What then is the heart of worship? To become like a child full of meekness, capacity to love unconditionally, be full of joy and peace, patient, full of faith, humble and teachable, honest in all things, and quick to forgive. The heart of our worship is our willingness to surrender and submit to God’s will and desire for our lives.

Key Point

Going forward with faith and purpose means we are to become like little children in order to inherit the kingdom of God. It means we are willing to undergo spiritual transformation, refinement, and process of being born again. It means we enter into a covenant with our Heavenly Father because of the infinite atonement through Jesus Christ. There is no other way by which we are able to attain immortality and eternal life. It is the very heart and key to how we come to worship God.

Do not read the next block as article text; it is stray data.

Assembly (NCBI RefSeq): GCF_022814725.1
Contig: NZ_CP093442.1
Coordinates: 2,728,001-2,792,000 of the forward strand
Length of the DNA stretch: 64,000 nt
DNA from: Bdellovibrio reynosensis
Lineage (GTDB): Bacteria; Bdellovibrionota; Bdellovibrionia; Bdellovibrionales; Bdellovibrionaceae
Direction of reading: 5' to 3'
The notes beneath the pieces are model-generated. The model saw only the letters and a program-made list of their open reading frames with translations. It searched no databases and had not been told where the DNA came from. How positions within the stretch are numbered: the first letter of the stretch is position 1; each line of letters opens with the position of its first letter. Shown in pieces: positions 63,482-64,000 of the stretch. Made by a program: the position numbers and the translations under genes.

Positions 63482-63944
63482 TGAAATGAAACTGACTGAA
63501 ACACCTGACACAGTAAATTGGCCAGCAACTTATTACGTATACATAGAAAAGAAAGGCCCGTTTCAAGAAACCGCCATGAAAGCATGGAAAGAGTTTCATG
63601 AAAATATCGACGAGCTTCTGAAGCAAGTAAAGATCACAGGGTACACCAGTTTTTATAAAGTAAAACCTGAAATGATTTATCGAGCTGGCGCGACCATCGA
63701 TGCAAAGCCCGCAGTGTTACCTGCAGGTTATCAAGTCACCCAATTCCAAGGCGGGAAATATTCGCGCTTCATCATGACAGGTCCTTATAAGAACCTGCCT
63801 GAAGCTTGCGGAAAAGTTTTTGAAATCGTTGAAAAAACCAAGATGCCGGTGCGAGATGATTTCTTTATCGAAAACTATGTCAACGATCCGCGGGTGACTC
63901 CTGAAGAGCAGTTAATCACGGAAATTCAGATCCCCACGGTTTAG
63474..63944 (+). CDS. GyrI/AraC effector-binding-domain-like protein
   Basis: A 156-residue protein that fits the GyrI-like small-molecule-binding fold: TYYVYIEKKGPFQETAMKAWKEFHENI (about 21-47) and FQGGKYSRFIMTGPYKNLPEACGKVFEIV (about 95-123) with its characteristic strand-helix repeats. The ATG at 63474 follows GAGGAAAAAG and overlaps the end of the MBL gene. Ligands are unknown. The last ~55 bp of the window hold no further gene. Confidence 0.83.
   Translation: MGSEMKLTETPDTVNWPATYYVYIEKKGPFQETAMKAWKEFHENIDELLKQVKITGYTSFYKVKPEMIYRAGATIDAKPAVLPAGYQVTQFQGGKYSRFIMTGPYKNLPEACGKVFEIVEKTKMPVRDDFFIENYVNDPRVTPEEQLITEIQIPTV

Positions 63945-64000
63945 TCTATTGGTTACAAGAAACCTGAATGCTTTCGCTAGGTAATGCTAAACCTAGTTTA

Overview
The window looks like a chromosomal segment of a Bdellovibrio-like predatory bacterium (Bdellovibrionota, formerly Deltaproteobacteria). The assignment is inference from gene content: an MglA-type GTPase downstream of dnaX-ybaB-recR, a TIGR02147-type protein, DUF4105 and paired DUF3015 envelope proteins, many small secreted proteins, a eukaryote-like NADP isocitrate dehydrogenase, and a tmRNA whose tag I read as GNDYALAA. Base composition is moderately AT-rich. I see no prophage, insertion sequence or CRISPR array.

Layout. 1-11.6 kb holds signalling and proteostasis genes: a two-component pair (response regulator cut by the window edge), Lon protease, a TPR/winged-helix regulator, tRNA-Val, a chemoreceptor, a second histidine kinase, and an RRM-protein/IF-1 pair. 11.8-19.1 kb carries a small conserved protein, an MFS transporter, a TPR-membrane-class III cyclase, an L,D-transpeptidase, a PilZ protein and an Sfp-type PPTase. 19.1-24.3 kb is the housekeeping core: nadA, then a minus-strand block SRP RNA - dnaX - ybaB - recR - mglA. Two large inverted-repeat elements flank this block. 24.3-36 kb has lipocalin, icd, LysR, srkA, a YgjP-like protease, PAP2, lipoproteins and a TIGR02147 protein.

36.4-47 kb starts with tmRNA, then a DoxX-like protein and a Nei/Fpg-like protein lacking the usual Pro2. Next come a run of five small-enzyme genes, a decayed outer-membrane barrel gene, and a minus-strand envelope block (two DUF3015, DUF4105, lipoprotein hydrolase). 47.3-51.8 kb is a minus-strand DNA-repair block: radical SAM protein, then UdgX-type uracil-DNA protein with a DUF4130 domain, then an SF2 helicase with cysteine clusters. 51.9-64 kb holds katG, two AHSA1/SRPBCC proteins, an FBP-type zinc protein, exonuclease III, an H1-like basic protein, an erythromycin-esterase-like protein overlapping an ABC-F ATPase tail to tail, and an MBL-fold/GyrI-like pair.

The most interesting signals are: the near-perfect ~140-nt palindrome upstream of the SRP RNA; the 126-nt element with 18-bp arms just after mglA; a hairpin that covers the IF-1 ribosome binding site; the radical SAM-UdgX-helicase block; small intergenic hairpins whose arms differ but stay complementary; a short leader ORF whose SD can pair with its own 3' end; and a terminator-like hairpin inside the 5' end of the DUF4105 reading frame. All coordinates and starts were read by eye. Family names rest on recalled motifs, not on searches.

Meditate and Ponder

What does it mean for you to become like a child in order to inherit the kingdom of Heaven? How does this motivate and empower your faith? In what sense does this give you meaning and purpose? Are you willing to submit yourself over to the care of our Heavenly Father as you understand him? Willing to surrender your own life and will by taking up your cross every day and undergo spiritual refinement and renewal?